All You Need to Know About the RC4 Encryption Scheme

Posted by on March 14, 2013 0 comments

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The latest published attacks target specific algorithms used within SSL/TLS. Those algorithms are used when a client connects to a server via SSL/TLS; they’re not used when a Certificate Authority signs a certificate. The attacks demonstrate potential weaknesses in the use of the algorithms.

While interesting, the attacks don’t represent an immediate practical threat to users of SSL/TLS (including online banking, e-commerce, social networking, etc.). Such attacks require an attacker to run malicious software on a user’s computer which would connect to a particular web site and send the same message over and over again many times. In fact, if the attacker’s software could send the same message over and over 10 times per second, it would still take more than 3 years for the attack to succeed.

The designers of the SSL/TLS protocol anticipated that algorithms would become weaker over time, so the protocol was designed to support the easy addition of new algorithms. Hence a weakness in one algorithm does not mean that SSL/TLS is broken. Newer, stronger algorithms have already been developed and incorporated into the latest implementations of SSL/TLS. What’s needed now is for users of web server and browser software to update to the newest versions to minimize or eliminate the use of weakened algorithms.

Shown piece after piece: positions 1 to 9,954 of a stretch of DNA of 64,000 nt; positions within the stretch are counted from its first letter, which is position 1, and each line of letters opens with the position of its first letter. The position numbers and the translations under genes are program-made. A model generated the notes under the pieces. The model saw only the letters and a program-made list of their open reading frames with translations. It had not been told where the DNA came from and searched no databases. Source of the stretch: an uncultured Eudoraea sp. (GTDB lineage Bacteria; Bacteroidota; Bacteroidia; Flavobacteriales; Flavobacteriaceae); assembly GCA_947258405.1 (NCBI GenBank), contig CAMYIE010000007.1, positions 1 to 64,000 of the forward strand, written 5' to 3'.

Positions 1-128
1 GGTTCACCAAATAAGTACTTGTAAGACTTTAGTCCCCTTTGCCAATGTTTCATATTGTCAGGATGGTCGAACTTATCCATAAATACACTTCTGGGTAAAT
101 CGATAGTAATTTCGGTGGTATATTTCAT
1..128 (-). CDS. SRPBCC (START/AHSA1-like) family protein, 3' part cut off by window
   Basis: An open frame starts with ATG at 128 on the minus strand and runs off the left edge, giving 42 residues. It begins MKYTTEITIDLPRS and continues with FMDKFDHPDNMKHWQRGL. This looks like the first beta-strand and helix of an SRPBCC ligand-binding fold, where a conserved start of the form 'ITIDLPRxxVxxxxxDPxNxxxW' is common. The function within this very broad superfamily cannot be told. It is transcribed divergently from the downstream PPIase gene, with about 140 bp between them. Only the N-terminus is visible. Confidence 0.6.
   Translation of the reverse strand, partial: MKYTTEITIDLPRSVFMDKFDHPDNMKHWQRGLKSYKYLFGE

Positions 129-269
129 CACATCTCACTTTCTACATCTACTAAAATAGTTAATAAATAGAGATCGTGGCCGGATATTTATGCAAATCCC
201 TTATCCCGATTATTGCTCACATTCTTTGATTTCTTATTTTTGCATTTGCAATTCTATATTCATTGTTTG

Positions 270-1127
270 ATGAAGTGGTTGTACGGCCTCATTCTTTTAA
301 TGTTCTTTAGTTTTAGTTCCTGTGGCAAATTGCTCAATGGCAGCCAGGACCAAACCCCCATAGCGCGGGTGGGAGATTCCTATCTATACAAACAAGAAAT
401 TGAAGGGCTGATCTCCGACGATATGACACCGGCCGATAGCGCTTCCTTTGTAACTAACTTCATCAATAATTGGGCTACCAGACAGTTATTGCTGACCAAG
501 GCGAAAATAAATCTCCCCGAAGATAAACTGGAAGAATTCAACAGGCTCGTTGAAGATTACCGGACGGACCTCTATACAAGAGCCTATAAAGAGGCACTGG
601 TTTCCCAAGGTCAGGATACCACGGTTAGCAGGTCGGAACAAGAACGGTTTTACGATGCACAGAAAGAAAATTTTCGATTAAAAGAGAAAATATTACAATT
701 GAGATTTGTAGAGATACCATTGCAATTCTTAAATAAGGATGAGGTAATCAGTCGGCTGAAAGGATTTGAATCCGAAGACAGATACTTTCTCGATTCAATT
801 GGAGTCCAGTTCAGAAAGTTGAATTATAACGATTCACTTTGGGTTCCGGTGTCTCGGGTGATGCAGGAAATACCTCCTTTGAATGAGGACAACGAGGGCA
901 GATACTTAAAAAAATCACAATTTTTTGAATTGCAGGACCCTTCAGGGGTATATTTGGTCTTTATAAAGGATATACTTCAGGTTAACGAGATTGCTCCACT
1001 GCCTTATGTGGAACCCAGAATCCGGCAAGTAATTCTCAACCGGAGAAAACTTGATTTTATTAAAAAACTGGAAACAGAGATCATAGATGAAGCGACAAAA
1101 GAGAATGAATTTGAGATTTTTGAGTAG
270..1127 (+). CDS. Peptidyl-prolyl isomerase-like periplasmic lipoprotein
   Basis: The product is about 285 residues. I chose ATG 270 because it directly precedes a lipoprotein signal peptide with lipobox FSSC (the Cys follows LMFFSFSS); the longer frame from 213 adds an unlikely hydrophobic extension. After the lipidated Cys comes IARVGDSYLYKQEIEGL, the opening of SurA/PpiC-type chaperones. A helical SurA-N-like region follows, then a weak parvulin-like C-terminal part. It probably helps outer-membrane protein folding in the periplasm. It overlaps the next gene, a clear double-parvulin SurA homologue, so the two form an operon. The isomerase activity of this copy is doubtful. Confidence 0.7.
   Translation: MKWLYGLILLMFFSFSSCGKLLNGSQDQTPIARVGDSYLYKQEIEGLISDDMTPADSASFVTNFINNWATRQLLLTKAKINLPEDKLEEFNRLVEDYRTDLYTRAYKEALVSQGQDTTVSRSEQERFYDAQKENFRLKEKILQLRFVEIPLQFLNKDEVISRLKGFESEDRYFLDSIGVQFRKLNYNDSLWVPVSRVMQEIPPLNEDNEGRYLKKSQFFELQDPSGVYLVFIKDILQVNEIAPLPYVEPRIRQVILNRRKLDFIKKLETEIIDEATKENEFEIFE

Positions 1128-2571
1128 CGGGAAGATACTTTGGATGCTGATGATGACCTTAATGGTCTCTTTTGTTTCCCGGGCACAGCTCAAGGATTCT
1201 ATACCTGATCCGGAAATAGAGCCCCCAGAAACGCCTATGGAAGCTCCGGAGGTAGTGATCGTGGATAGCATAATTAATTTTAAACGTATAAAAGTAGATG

The fact remains, SSL/TLS is still the most scalable, efficient cryptographic protocol available now and, with the number of researchers focused on its protocols, will only continue to get stronger in the future.

Members of the CASC remain committed to the promotion of best practices and education that advance internet security, as evidenced by the active participation of member companies at the recent RSA conference. We will continue to promote proper SSL configuration and other practices that reduce vulnerabilities and attack vectors wherever possible.

Rick Andrews, Technical Director, Symantec